With Dali, drummer and composer Stefano Bagnoli presents his third tribute album together with his trio We Kids. The previous tribute albums were dedicated to Billy Strayhorn (2015), arranger and composer in Duke Ellington's orchestra, and to the poet Arthur Rimbaud (2017). Bagnoli, affectionately nicknamed Brushman by his friends for his special use of the jazz broom, is one of the best-known Italian jazz musicians. With a family background in jazz - uncle Carlo and father Luigi Bagnoli founded the Milan College Jazz Society in 1951 - he received early lessons on the drums. In 1978 he started his career as a professional drummer. As a member of numerous jazz groups, he earned a reputation in Italy as an exceptionally talented drummer. He can be heard on albums by Gianni Basso, Enrico Rava, Andrea Pozza, Bruno Di Filippi/Gianni Coscia, Furio Di Castri, Michael Rosen, Michela Lombardi/Renato Sellani, Fritz Hartschuh, Danilo Rea and Massimo Ranieri. In 2011 he founded his first "We Kids Trio", which since 2016 includes pianist Giuseppe Vitale and double bassist Stefano Zambon.
In the spirit of the surrealist painting represented by Salvatore Dali as front man, the We Kids Trio mixes traditional with electronic jazz and, in the spirit of surrealism conveying the dreamlike, the unconscious, the absurd and the fantastic, dreamlike sequences of sounds next to scurrile sound creations.
The album Dali contains jazz music, most of it divided into three suites. The four-movement Surrealism Suite introduces the world of sonic surrealism à la Stefano Bagnoli very cautiously in the first movement with mostly conventionally performed piano-dominated jazz, which takes on more shape in the electronically realized second movement, in which the piano is replaced by a keyboard. In the third movement, the double bass, framed by samples and electronics, introduces deeper surrealism, until finally the fusion-style fourth movement, which emphasizes the surreal more strongly, has the pianist replace his keyboard instrument with a Fender electric guitar.
An extremely short, surrealistically already quite detached "Dali vs. Disney", driven forward by the double bass and casually commented by the piano, is followed by the four-movement Subconscious Suite, the first movement of which initially gives priority to the drums before the piano interferes with an at first dreamy melody, which in the further course powerfully increases in conciseness and transience, to finally suddenly ebb away. The whole thing is reminiscent of one or another of Dali's paintings, in which scurrile elements grow in and out of the picture out of nowhere. Samples of the master's voice appear in the quietly flowing melody of the second movement. After a wildly mixed third movement of march and dance elements comes the final movement, which transcends the calm ductus of this ballad-like suite and lets us look deeper into the fantastic structure of the album Dali. The transition to the two-movement Depression Suite is provided by the hectic half-minute "Dali vs Bunuel." This suite initially proves to be an absurdly floating fusion event, which is followed by the second and final movement spiced with drama and supported by electronics. The Depression Suite is followed by the fantastically crafted and final wildly sprawling "Dali all eternità" and the electronic-charged "Dali vs Roach", which is in a sense less suitable for ultimate chilling, and on which one would prefer to restart the album to begin the truly whimsical journey once again, per Dali.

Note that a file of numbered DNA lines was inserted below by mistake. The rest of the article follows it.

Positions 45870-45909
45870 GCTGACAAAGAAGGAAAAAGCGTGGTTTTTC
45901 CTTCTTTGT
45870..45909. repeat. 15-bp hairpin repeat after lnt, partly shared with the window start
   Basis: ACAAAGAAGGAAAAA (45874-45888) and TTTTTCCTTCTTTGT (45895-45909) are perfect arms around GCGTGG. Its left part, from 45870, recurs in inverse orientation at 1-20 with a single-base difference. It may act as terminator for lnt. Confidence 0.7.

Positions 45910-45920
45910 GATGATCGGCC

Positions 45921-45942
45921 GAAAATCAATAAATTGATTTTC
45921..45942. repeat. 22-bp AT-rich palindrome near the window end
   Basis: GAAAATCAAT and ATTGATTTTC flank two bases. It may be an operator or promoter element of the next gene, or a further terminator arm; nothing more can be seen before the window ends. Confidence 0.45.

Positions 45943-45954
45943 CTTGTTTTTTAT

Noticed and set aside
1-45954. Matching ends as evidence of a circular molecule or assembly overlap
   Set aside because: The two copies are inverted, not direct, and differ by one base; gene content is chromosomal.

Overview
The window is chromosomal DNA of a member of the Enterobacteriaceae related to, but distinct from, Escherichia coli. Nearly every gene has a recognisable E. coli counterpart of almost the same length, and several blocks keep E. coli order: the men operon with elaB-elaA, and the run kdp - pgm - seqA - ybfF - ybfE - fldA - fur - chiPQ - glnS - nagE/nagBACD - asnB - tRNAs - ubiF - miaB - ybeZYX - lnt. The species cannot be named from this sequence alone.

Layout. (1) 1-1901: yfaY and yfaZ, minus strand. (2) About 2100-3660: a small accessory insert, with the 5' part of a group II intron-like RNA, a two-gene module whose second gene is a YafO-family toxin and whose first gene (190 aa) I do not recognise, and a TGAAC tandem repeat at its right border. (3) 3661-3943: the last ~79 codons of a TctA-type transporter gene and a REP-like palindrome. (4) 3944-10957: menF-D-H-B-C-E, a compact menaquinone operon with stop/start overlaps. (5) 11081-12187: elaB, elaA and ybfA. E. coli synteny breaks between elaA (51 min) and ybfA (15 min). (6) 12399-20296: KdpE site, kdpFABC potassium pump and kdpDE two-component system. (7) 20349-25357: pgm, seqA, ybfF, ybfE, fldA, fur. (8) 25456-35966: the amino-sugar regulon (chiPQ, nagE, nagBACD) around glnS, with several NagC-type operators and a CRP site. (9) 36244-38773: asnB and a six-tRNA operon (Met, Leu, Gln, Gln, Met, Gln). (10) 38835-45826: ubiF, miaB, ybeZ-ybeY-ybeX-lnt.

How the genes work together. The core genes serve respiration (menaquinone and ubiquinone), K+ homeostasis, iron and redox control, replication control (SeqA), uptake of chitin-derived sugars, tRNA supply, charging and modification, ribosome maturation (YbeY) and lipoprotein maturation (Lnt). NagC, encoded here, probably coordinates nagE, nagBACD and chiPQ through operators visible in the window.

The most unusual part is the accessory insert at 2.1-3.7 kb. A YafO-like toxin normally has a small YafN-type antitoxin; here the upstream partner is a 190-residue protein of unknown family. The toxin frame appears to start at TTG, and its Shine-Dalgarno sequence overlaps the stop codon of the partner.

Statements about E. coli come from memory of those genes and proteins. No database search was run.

Indeed, with their special jazz mix on the album Dali, the We Kids Trio at least manages to come quite close to the goal of surrealism, to have new experiences and to gain new insights. For the listener, this journey into the surreal means a gain in jazz pleasure that is an interesting alternative to conventionally presented jazz.
We Kids Trio:
Giuseppe Vitale, piano, Fender Rhodes and keyboards
Stefano Zambon, double bass and electronics
Stefano Bagnoli, drums and electronics